In the beginnings of the 20th century, an American family gravitated to the center of the artistic movement in Paris, France. Though these individuals were not the usual “masters” of art that impacted the artistic world previously, these famous siblings did more for avant-garde Paris than perhaps even Pablo Picasso himself.
Upon first arriving in Paris, the Stein siblings, Leo, Gertrude, and Michael–along with his wife Sarah–were furious collectors and enthusiastic admirers of the aesthetic, purchasing anything they could afford. What they could afford at first, however, were unusual, modern oil paintings created by unknown artists with names such as Henri Matisse and Picasso. Attracted to such works of absolute color, Leo quickly acquired these paintings with his siblings following suit. Together, the siblings built an impressive collection of art to make even the Louvre jealous, and word had spread all over Paris. Yet, the siblings’ approach to artistic acquisition and collection was of a more untraditional one compared to the classic Paris museums. Leo, Gertrude, and Michael all had close friendships with the artists whose works hung boastfully on the walls of the siblings’ apartments, especially Matisse and Picasso, and were strong supporters of their new talented friends. Overwhelmed with requests to see the family’s apartments, the siblings decided to open their precious collection to the world and only to those who brought with them references upon entering. They came from Europe, from Russia and across the ocean from America to see what treasures lay hidden in Leo and Michael’s apartment. Discussion, debates, and kind friendly banter from groups of artists and guests echoed throughout the Stein apartments, transforming it into the popular salons and cafés of Paris where artistic people convened. These visitors took with them the names of Paris’ evolving avant-garde.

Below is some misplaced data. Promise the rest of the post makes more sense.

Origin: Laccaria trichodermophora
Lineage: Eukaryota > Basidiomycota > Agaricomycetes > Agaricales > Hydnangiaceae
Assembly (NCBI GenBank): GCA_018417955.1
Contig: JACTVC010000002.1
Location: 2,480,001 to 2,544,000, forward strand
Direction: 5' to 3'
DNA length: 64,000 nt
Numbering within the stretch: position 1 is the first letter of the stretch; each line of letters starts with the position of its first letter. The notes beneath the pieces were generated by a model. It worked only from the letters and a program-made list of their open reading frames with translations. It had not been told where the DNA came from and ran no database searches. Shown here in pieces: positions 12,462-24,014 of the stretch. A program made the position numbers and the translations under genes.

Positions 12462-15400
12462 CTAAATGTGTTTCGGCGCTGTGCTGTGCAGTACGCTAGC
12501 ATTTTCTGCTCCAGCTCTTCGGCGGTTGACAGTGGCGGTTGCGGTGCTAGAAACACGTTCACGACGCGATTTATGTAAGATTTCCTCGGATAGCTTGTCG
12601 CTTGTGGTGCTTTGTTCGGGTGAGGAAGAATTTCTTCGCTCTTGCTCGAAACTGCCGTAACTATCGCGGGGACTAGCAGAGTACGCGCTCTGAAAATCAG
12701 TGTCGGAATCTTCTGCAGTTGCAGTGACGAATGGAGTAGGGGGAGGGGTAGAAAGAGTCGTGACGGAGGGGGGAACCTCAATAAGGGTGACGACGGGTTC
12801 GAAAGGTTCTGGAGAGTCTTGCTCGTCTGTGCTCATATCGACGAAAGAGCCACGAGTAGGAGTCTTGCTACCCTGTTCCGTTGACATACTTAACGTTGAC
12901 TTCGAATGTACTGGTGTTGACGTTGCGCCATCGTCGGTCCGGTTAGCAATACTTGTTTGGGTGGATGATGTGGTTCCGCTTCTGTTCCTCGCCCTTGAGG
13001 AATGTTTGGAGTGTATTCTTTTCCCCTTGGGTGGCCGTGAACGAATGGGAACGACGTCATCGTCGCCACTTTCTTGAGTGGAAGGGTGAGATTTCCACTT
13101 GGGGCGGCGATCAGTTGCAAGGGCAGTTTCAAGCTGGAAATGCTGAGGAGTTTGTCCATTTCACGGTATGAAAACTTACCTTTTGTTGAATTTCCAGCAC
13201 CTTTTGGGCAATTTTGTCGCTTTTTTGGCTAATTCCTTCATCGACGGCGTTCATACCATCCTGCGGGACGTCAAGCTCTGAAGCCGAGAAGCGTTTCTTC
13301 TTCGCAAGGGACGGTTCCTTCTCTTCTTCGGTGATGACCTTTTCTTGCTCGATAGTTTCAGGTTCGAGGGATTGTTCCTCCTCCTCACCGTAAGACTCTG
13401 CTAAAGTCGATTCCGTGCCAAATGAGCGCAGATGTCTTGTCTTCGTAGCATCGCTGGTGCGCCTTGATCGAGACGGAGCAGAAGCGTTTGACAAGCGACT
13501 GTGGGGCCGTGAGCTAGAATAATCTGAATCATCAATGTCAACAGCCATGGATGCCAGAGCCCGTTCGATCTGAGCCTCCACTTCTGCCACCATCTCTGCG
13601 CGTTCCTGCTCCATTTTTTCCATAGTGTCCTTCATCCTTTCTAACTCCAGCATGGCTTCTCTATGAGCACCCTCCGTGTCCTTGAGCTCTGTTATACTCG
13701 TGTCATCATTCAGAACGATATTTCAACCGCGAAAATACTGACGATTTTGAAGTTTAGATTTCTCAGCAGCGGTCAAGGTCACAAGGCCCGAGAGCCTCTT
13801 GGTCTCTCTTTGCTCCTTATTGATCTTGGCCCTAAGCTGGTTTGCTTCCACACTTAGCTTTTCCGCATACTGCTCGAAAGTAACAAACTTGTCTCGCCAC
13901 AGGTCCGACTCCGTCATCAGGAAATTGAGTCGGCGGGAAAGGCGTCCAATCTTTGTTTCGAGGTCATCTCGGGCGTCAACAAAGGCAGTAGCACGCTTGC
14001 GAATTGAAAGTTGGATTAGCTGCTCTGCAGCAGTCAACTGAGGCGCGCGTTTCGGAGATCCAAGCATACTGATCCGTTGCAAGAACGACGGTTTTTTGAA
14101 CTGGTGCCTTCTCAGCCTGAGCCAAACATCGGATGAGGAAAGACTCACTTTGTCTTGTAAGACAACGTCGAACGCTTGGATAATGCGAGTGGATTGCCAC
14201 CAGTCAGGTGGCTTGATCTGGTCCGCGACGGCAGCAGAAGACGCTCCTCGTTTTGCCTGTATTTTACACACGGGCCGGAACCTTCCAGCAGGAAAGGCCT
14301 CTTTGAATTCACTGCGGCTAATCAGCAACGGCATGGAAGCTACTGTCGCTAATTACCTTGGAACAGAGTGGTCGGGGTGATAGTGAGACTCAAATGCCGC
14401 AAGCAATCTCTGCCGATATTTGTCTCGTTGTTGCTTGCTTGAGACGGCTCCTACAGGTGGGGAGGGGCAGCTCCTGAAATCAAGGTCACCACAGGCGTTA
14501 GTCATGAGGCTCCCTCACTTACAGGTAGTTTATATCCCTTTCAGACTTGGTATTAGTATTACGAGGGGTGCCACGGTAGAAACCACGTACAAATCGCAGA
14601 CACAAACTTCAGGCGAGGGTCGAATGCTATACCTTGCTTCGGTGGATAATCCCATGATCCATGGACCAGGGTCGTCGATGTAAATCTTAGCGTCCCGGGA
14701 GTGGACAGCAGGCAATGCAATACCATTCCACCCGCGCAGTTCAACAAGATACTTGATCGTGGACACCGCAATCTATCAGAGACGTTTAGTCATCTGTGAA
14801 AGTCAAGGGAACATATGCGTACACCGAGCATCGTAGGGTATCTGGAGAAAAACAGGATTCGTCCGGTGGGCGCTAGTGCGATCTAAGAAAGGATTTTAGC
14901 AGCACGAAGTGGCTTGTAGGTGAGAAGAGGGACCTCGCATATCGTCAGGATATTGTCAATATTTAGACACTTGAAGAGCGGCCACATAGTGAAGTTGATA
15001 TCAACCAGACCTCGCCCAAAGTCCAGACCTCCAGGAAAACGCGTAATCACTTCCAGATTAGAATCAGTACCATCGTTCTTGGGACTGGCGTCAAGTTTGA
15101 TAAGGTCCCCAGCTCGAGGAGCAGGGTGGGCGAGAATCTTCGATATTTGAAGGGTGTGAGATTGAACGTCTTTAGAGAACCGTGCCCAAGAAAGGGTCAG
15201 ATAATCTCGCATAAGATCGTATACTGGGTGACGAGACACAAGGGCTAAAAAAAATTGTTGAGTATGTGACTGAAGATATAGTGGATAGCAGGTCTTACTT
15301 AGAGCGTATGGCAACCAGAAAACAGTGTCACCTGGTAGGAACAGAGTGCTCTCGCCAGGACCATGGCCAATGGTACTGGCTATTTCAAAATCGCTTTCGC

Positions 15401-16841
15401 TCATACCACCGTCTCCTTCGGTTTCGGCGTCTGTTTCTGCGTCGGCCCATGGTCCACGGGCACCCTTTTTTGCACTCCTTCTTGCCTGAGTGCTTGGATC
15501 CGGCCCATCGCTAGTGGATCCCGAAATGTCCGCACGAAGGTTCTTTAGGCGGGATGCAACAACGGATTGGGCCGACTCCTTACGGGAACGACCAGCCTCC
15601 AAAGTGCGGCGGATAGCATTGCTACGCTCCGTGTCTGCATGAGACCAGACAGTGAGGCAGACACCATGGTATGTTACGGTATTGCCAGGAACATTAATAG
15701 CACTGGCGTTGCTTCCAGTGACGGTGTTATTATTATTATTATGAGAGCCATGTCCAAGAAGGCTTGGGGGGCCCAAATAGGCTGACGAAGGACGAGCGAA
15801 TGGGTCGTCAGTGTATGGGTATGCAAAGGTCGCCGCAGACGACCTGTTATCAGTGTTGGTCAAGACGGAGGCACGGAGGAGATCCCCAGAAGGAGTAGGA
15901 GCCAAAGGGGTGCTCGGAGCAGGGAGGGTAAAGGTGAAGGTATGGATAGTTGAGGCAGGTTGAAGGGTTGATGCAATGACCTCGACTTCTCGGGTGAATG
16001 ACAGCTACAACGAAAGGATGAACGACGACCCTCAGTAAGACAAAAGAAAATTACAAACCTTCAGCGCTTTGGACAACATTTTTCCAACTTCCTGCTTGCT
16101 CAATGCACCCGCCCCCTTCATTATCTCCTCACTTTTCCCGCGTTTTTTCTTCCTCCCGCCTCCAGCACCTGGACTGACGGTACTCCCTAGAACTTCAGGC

Lovers of art, or more appropriately, visionaries able to see the talent in what some might dismiss as the obscure, the Stein siblings literally introduced the world to avant-garde, and Paris has never been the same. Paying tribute to the Stein siblings and their appreciation for art, along with the undeniable impact they had to the artistic community, The Metropolitan Museum of Art is displaying what is left of the Stein collection. The exhibition The Steins Collect runs through June 3. — Nicole Ellul
image: Portrait of Gertrude Stein, by Pablo Picasso, 1906